I touched the “dismiss” button on my cell phone and kept talking until the phone went dead. I was cut off mid sentence with no other way to call the person I was speaking to back. There were signs along the way, as I was alerted many times by my phone, but I ignored it.
We often ignore nudges, hints, whispers and out right alarms blasting, that our inner battery, our energy reserves are getting low. So instead of waiting until it’s too late and you are totally drained, let’s create a plan for you to remain fully charged. In order to do this, you must be willing to be awake, alert and pay attention to you.
Many people get in the habit of caring for others before they take care of themselves. There are many reasons for this including a learned belief from family, getting attention/seen, attempting to secure a relationship, or being thrust into being responsible at too young an age. This caring for others then becomes a habit, an identity and role in a group. If the caregiver is not careful, a full battery drain will occur.
“The time to repair a roof is when the sun is shining.” John F. Kennedy
We’ve all heard the metaphor from the airline industry about putting on your own oxygen mask before assisting others. If you haven’t, here’s the reason why: you cannot fully assist others if you are not taken care of first. You can manage our lives better when you take that same caregiving spirit to yourself first. For many people this idea brings up the word selfish. If it does for you, ask yourself this question; if you had no oxygen flowing to your body, how would you live or assist others?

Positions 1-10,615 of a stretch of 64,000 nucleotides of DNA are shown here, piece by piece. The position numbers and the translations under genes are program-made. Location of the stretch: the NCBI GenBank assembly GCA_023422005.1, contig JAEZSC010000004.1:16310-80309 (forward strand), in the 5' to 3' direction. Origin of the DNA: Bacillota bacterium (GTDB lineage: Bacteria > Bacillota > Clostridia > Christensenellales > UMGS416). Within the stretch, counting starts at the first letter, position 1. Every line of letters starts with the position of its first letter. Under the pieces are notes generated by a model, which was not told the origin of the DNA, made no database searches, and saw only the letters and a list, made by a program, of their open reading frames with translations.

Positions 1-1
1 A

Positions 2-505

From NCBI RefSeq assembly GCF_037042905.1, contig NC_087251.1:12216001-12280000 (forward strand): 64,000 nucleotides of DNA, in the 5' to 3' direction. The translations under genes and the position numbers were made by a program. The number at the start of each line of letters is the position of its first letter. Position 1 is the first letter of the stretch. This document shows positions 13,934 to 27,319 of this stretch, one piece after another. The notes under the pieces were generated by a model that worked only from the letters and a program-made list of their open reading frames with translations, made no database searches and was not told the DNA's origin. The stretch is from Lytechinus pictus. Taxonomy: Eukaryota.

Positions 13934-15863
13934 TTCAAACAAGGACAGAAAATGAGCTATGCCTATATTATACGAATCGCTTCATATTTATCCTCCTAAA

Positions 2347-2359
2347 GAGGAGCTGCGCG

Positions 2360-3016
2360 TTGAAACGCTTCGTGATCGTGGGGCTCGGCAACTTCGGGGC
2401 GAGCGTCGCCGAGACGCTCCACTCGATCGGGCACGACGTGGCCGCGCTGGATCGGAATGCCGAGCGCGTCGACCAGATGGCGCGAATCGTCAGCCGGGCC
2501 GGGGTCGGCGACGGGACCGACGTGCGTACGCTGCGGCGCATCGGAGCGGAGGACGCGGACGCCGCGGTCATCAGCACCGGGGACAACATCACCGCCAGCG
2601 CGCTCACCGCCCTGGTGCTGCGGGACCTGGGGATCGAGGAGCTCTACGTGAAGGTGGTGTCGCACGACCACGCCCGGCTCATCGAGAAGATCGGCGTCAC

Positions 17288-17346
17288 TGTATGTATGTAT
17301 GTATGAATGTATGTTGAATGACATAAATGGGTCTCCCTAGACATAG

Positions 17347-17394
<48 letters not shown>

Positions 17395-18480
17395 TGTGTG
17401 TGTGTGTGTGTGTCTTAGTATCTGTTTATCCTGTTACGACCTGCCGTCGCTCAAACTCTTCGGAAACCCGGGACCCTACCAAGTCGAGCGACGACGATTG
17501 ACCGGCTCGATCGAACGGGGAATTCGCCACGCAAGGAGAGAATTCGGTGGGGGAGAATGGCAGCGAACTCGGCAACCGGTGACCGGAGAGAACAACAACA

If I have your attention now, it’s time to begin noticing the signs of a low battery and create an action play to recharge before your energy reserves are depleted. Here are some ideas to consider:
Noticing is the first step. Just as your cell phone warns you that it’s low, how well do you listen to your body, emotions, and thoughts? Some nudges that might be trying to get your attention can include: feeling edgy or short with others, fatigue, being consistently late, addictions, tripping/falling frequently, or even fantasizing about running away to the beach can be a clue.
2) Take Inventory
What or who is depleting you? When you name something, you make it real as it’s no longer something you are just thinking about. Write down a list of who/what is draining you and share this with a trusted friend, family member, counselor, or clergy member. By having a witness to share with, you create a deeper level awareness because someone else knows what you are experiencing. You are not alone.
3) Create a Plan to Recharge
Ask yourself; what creates a sense of renewal for you? Who do you spend time with that uplifts your spirit? What or who brings you joy? What does your body need to feel nourished? Write down the answers to these questions as this is the road map to your own personal “Recharge Plan”. Renewing doesn’t have to mean a week long retreat somewhere, it could be though. Research has shown that simply sitting in silence and focusing on your breathing for a few minutes can recharge your inner battery for the entire day. Consider adding small amounts of recharge time to your day including time in nature, turning your phone ringer off, eating nourishing food, talking to positive people, engaging in creativity, listening to music, napping, are just a few ideas to get you rolling.
Recharging your own internal batteries is important to your physical, mental, emotional and spiritual self. Well-being begins with taking excellent care of your inner and outer world first. You’ll then bring a fully charged you to your relationships, work, with enough energy to create the life you desire.